Garcia, 49ers erase 24-point deficit


SAN FRANCISCO (AP) -- Nobody thought the San Francisco 49ers had
it in them. Nobody imagined their 24-point hole was anything but a

Nothing in their inconsistent season, or in their first 40
minutes against the New York Giants, suggested the Niners were
capable of the second-biggest comeback in NFL playoff history.

But as the Giants collapsed around them, Jeff Garcia and Terrell Owens measured up to their franchise's greats in one of the most
exciting episodes in the 49ers' long playoff history.

Garcia hit Tai Streets with a 13-yard touchdown pass with 1
minute left, and the Giants botched the snap on a 41-yard
field-goal attempt as time expired Sunday in San Francisco's 39-38

Things got ugly late, as Owens and New York safety Shaun
Williams got offsetting unsportsmanlike conduct penalties, and
Williams was ejected for throwing a punch at Pro Bowl center Jeremy Newberry.

Garcia and Owens led the way for the 49ers, though Giants long
snapper Trey Junkin also helped out with two terrible snaps in a
monumental momentum shift that wrung every drop of emotion out of a
sellout crowd at Candlestick Park.

"As long as you live, you might never see a game better than
that,'' said 49ers coach Steve Mariucci, whose job might have been
saved. "It's kind of hard to remember everything right now, but I
remember how it ended.''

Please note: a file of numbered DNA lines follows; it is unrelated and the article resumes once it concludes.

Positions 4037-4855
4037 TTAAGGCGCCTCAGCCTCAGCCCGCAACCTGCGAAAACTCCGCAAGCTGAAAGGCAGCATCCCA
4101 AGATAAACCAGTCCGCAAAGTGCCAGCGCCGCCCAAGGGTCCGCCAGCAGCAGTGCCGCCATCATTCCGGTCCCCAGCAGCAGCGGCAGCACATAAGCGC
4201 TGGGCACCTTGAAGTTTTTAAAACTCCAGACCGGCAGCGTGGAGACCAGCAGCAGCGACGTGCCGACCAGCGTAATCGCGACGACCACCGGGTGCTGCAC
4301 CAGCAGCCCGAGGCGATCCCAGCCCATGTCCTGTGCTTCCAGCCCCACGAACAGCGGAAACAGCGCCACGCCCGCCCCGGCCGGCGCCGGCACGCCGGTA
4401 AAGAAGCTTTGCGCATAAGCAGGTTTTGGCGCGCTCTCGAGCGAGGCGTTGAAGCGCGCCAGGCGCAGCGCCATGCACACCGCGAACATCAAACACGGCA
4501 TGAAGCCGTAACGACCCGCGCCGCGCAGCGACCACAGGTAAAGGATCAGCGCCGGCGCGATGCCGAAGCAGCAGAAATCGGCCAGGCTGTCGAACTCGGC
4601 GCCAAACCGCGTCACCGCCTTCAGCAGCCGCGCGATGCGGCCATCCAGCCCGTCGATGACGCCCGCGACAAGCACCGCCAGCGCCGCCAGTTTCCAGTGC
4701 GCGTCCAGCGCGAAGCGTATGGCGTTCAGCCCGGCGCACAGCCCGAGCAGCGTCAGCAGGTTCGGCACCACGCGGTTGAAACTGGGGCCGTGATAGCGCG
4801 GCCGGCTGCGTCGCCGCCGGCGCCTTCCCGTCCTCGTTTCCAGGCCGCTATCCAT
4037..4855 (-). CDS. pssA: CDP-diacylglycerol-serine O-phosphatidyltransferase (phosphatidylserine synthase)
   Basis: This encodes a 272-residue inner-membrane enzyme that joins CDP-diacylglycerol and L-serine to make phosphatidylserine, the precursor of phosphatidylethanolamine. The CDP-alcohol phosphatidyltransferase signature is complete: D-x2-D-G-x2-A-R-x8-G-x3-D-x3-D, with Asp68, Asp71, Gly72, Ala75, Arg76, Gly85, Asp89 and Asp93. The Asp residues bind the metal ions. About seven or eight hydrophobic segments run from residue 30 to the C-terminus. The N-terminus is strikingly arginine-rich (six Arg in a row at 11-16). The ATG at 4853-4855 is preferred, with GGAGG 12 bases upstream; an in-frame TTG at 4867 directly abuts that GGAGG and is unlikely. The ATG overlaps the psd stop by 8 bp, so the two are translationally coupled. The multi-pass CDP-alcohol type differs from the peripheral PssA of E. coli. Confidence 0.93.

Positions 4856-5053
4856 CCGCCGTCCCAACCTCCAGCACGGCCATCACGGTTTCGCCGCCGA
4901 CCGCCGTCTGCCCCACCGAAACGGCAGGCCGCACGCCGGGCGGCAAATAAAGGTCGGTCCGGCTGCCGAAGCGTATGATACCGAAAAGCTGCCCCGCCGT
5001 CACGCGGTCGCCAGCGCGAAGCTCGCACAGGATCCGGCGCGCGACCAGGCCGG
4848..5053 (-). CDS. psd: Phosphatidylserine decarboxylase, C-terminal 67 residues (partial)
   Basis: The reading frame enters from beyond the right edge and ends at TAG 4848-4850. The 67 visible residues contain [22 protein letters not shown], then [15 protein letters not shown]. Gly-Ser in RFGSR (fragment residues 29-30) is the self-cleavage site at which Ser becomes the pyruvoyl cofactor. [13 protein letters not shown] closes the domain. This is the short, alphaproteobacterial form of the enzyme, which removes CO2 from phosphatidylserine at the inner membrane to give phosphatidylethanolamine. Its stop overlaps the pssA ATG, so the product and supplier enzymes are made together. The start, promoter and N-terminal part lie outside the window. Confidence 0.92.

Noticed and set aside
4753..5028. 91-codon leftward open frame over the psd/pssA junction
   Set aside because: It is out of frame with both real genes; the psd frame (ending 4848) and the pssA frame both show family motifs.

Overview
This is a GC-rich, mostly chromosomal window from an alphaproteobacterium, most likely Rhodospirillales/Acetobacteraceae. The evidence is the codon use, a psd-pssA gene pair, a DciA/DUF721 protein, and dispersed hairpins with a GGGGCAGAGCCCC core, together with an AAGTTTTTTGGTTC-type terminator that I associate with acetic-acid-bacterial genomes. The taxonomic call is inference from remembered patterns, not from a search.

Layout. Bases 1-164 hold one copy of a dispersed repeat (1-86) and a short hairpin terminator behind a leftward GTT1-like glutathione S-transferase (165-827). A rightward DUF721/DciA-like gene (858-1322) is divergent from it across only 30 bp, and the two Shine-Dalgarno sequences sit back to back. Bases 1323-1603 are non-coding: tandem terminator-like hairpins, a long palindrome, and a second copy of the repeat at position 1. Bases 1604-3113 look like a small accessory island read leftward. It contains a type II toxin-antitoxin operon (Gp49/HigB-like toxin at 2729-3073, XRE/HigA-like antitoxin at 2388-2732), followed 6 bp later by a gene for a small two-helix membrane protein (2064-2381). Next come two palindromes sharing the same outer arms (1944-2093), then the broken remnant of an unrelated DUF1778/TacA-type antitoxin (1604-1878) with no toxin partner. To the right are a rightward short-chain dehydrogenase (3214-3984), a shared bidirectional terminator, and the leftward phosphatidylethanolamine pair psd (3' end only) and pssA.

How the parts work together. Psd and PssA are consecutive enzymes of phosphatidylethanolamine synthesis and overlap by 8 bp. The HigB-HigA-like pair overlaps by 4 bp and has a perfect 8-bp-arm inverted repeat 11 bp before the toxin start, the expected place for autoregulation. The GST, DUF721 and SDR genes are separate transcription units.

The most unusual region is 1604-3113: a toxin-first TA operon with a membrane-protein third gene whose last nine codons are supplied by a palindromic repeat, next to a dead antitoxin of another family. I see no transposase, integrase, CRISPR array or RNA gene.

The 49ers' rally was the biggest in NFC playoff history. Only
Buffalo's 32-point comeback in a 41-38 victory over Houston in
January 1993 was bigger.

Right down to a confusing, contentious ending, it was a game
with more twists, turns and dramatic moments than most teams would
see in years -- from Amani Toomer's three touchdown catches to Kerry Collins' impressive performance, from Garcia's impossibly gutsy
leadership to the fight that broke out at the height of the

The 49ers (11-6) trailed 38-14 with 4 minutes left in the third
quarter, but they scored 25 straight points on two TD passes and a
scoring run by Garcia, as well as two 2-point conversion catches by

"It's one of those things where you're in the park playing with
your buddies,'' said Garcia, who got his first playoff victory.
"You try to emulate what the great ones do, what Joe Montana and
Steve Young did. Now I'm that guy. Maybe some kid wants to be Jeff Garcia. That's an awesome feeling.''

Garcia was incredible, but Owens was just as good. He caught TD
passes of 76 and 26 yards, and inspired his teammates to victory
with fiery speeches at halftime and in the fourth-quarter huddles --
a remarkable development for a Pro Bowl player who has few close
friends on the team.

"I asked everybody who could make plays,'' Owens said. "I told
them I could. Other guys chimed in. They could. I said, 'We have a
lot of weapons. We have to play with poise. Time is on our side.'''

Garcia went 27-of-44 for 331 yards and three TDs. He also rushed
for 60 yards, including a 14-yard score on the first play of the
fourth quarter. Two of Garcia's TD throws went to Owens, who had
nine catches for 177 yards -- most of them while dragging defenders
or sprinting past them after catches.

After Garcia drove the Niners 68 yards in just over 2 minutes
for Streets' score, Collins got New York to the San Francisco 23
with 6 seconds left. But Junkin, a 41-year-old journeyman signed
earlier in the week, made a low snap that Matt Allen couldn't

Allen threw a desperate pass that fell incomplete, although it
was only third down and he might have been able to spike the ball
and given the Giants another shot at a field goal.